After a few weeks of euphoria in financial markets, following action by central banks in the EU and US, QNB Group argues that the focus will soon shift back to Greece, the epicentre of the Eurozone crisis. Greece is unlikely to meet its fiscal targets so its donors will need to decide whether to give it more time to make the necessary adjustments or let it depart the Euro.
The Greek economy is in its fifth year of recession and its economy has already shrunk by 17% in real terms since mid-2008. It is expected to shrink further as the government reduces spending and private sector investment plummets. In addition, household consumption will fall due to lower net salaries and an unemployment level of 25% and rising.
In April, the IMF forecast that Greece would contract by 4.7% this year and would be flat in 2013. Since then the situation has further deteriorated, and the latest forecast from the Economist Intelligent Unit (EIU) is for 6.1% contraction this year and a further slide of 1.8% in 2013. Thereafter it is expected to return to growth, but the recovery could be slow. The EIU does not expect the real economy to return to its 2007 level until 2029—two lost decades.
The shrinking economy has reduced tax income, making the government’s challenge of bringing its deficit and debt under control even harder. The IMF forecasts that the budget deficit will be 7.2% of GDP this year, down from the 9.2% in 2011, but up from the optimistic target of 5.4% set in the original 2012 budget. The government has halted almost all spending aside from wages and pensions, but might still struggle to meet even the IMF’s pessimistic deficit forecast.
The focus now is on whether Greece can come up with an effective austerity program to bring its deficit back to a level that it could finance from the markets, without relying on multilateral bailouts. The aim, under the terms of the current bailout, is to reach that point by 2015, when the IMF has pencilled in a deficit of just 1.6% of GDP.
The troika supporting Greece are the European Commission, the European Central Bank and the IMF. They have delayed a €31bn tranche of bailout payment, pending their assessment of Greece’s austerity efforts. The payment is needed by November, or else Greece may be forced to default on its debt, which could lead to a disorderly exit from the Eurozone. The payment is conditional on the troika’s report affirming that Greece is making sufficient austerity efforts to meet deficit targets and bring the debt-to-GDP ratio down from 179% in 2011 to 120% in 2020.
However, the coalition government is divided on some of the cuts required to reduce the deficit by €11.5bn in 2013-14, and has requested a two year extension. This could require another €20bn in bailout funding, to cover deficits in 2015-16, on top of the €240bn already disbursed or pledged, or a restructuring in debt worth the same amount.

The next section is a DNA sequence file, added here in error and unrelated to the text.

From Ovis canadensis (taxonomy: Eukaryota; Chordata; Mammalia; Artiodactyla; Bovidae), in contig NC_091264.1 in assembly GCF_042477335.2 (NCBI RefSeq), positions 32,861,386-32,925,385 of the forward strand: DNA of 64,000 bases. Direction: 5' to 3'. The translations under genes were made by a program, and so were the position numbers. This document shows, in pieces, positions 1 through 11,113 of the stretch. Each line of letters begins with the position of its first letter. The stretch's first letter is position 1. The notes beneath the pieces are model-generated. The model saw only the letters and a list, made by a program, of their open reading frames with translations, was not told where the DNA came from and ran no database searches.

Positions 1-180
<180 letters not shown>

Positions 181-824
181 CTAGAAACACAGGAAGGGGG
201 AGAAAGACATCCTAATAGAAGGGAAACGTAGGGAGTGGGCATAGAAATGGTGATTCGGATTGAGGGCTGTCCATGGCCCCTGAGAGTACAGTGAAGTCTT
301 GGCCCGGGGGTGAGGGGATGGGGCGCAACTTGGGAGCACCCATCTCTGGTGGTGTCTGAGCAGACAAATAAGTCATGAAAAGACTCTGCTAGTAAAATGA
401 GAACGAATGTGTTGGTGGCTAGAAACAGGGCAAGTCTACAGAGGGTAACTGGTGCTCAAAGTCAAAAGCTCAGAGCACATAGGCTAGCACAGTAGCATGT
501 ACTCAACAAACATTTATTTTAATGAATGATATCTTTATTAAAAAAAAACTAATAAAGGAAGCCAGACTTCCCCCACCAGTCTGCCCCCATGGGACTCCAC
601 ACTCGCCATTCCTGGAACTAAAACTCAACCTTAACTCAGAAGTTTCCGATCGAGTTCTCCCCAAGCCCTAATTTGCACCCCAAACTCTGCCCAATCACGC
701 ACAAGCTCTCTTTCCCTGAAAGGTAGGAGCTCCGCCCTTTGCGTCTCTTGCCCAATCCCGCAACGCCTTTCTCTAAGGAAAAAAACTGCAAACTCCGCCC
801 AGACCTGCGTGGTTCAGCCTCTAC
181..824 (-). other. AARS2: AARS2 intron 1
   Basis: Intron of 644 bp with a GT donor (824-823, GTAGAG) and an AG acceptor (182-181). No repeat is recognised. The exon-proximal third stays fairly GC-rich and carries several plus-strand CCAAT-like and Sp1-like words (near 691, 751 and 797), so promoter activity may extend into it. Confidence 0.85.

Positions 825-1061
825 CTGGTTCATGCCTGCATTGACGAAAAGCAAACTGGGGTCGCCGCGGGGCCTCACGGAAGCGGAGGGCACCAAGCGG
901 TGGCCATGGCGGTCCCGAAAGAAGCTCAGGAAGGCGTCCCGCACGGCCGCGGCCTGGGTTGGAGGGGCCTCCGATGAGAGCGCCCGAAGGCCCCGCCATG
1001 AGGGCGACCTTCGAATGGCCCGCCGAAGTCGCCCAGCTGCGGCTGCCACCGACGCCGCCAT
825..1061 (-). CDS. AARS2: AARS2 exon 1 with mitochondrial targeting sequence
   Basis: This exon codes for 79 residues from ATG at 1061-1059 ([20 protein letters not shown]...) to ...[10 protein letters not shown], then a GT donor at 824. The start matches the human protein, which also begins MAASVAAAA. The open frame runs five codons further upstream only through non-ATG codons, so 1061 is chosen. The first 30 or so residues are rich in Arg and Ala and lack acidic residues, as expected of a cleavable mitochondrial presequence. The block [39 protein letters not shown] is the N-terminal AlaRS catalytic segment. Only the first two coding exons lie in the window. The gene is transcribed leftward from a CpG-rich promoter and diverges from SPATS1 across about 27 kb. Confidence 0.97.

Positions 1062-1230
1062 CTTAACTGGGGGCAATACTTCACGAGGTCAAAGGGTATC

Although many of Greece’s creditors, particularly the IMF, are weary of continued slippage in targets, there are signs of a softening from the strictest one, Germany. The first signs of a shift came during a visit to Germany on August 24th by the new Greek prime minister, Antonis Samaras (pictured).
Der Spiegel, the respected German news magazine, reported on September 10th that Ms Merkel had recently made a major U-turn in her approach to Greece. Previously she was willing to halt funding to Greece if it failed to meet commitments. Now, however, she has apparently concluded that the consequences of a Greek exit would be too great to bear. In particular, it might be necessary to issue jointly-guaranteed Eurobonds to shore up peripheral countries, which would be very unpopular with German voters ahead of elections in autumn 2013.
There is no consensus on what the precise impact of a Greek exit would be on the Eurozone. Some economists argue that it could be relatively limited and temporary. Others fear that Greek contagion would spread quickly to the other weak countries, threatening to push them out of the euro and creating financial chaos on the scale of the Lehmans collapse in 2008. In August the International Labour Organisation warned that the average level of unemployment in the Eurozone could rise from 11.3% to 13% in the aftermath of a Greek exit. German unemployment could increase from 6.8% to 9%.
The optimists’ case looks stronger since the ECB’s landmark offer on September 6th to buy bonds of struggling countries, such as Spain and Italy, which would help to keep their borrowing costs under control. In addition, on September 12th the German constitutional court gave approval for the formation of the European Stability Mechanism. This is a permanent bailout fund which will have €80bn in paid-in capital spread across Eurozone governments, and a potential lending capacity of €500bn.
A decision on the next Greek bailout payment is expected to be made by early November, soon after the US presidential election. It will be a major item of discussion at the summit of EU leaders in Brussels on October 18th-19th.
QNB expects that although Greece will not be judged to have fully met its targets, the troika will judge its efforts sufficient to grant the next tranche of bailout money. However, the troika will be less receptive to Mr Samaras’ request for an extension and under this pressure the Greek coalition will probably agree on the necessary cuts. The markets will breathe a sigh of relief, but the Greek crisis may return again in 2013 if the government once again falls behind on its fiscal targets.
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